Studio: Well Go USA
Directed by Fabio Guaglione and Fabio Resinaro
Apr 10, 2017
A war movie turned survival thriller, Mine has a premise so high-concept and compelling you’d assume it would be hard to screw up. A pair of US Marines are on a mission to assassinate a terrorist leader in the middle of the North African desert. After they blow their cover and are forced to retreat into the desert to await extraction, they wander into an old mine field. One of them gets blown to bits and the other realizes he’s triggered a mine, forcing him to keep his left foot rooted to the ground to keep it from detonating. With the extraction team still 52 hours away, the lone soldier must combat environmental and psychological extremes to survive.
Pretty cool, right? As set-ups for these kinds of one-man, fixed location survival stories go, Mine strikes a tricky balance. The premise is less outlandish than something like Buried but still pulpier and, well, cooler (for lack of a better word) than something like 127 Hours. Unfortunately, the rawness of its premise can’t even be maintained beyond the script stage, let alone to the finished product. The trouble begins in the opening minutes with protagonist Mike Stevens – played by Armie Hammer – running down the checklist of soldier clichés: wife who’s mad that he’s on another tour, moral doubts about his mission, a singular look of grim determination. Faring even worse is British actor Tom Cullen as his doomed partner. Cullen’s charms – on full display in Andrew Haigh’s lovely 2011 film, Weekend – are buried under an unconvincing Texas accent and a deluge of sidekick banter so tiresome that his getting blown up is almost a relief. The first fifteen minutes Hammer spends on the mine are the most compelling in the film, allowing the movie to indulge in the resourcefulness porn that is the genre’s primary reason for existing. This is also the brief window in which some of the choices made by the improbably-named directing team of Fabio Guaglione and Fabio Resinaro are interesting rather than hackneyed and obvious. The music is minimal, minor sound effects are used to draw focus and the audience can figure out what Stevens is doing for themselves rather than having him narrate his actions to himself.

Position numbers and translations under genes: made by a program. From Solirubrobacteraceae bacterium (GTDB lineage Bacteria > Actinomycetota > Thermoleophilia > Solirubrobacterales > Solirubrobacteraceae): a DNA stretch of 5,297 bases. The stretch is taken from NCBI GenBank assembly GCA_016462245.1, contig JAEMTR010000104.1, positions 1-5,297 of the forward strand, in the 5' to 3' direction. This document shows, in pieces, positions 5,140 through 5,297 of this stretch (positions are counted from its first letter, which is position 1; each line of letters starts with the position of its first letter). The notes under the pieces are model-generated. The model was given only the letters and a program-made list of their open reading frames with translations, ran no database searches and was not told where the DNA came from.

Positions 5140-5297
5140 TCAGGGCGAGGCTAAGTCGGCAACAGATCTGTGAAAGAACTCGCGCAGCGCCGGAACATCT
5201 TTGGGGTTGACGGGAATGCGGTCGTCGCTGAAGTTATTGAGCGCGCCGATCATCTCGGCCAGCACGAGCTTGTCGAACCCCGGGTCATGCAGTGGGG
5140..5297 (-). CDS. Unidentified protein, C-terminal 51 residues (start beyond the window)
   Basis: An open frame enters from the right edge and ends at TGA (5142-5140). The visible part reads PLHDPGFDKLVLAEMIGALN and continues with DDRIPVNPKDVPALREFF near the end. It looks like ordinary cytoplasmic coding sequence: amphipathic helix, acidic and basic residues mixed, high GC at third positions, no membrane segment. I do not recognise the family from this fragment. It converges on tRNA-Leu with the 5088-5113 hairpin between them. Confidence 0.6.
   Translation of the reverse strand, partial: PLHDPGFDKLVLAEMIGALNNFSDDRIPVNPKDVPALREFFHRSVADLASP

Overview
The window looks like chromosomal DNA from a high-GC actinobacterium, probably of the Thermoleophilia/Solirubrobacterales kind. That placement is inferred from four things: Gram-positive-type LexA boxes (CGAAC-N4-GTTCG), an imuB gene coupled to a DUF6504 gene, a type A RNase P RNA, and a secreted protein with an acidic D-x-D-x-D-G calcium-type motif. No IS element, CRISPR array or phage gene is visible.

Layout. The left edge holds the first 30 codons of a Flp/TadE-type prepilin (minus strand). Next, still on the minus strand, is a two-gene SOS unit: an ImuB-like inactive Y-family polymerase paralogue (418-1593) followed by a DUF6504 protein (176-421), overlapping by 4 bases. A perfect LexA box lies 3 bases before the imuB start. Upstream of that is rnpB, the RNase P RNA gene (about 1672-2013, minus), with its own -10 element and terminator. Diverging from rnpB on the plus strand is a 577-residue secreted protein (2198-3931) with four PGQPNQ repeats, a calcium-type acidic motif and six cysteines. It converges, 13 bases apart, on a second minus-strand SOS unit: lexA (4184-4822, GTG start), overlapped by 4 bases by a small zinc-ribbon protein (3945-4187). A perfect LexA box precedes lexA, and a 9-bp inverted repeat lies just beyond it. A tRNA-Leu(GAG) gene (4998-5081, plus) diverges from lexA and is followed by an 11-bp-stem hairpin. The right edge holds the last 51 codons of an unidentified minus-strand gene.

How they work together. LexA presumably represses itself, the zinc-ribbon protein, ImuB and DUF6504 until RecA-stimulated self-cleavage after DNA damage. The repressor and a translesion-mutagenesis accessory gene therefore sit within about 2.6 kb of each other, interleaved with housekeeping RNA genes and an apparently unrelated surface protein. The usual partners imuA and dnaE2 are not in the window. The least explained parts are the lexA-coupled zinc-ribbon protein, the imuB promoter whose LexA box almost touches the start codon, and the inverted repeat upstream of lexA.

At that point, Mine is at a fork in the road and it chooses all the wrong paths. Rather than keeping Stevens isolated it gives him other people to talk to, both real and imagined. That those people also happen to be a wisdom-dispensing Berber and Stevens’ abusive alcoholic father make the choice even more egregious. There’s also the sappy saved phone messages from his wife and the dopey metaphor drawn between Stevens being unable to move on from his past hang ups being literalized by his predicament, which would have been a more poignant concept if the film didn’t have characters explicitly say it multiple times. It’s hard not to feel bad for Armie Hammer through all of this. After the failure of The Lone Ranger, he seems in danger of being relegated to the Handsome Interchangeable White Guy Drawer along with Sam Worthington and Jai Courtney. This feels like a bit of a waste given that he’s the most charming thing about Free Fire, hitting theaters in just two weeks. In Mine, he’s asked to do little more than endure suffering, like Leonardo DiCaprio in The Revenant, except less interestingly shot.
Author rating: 2/10
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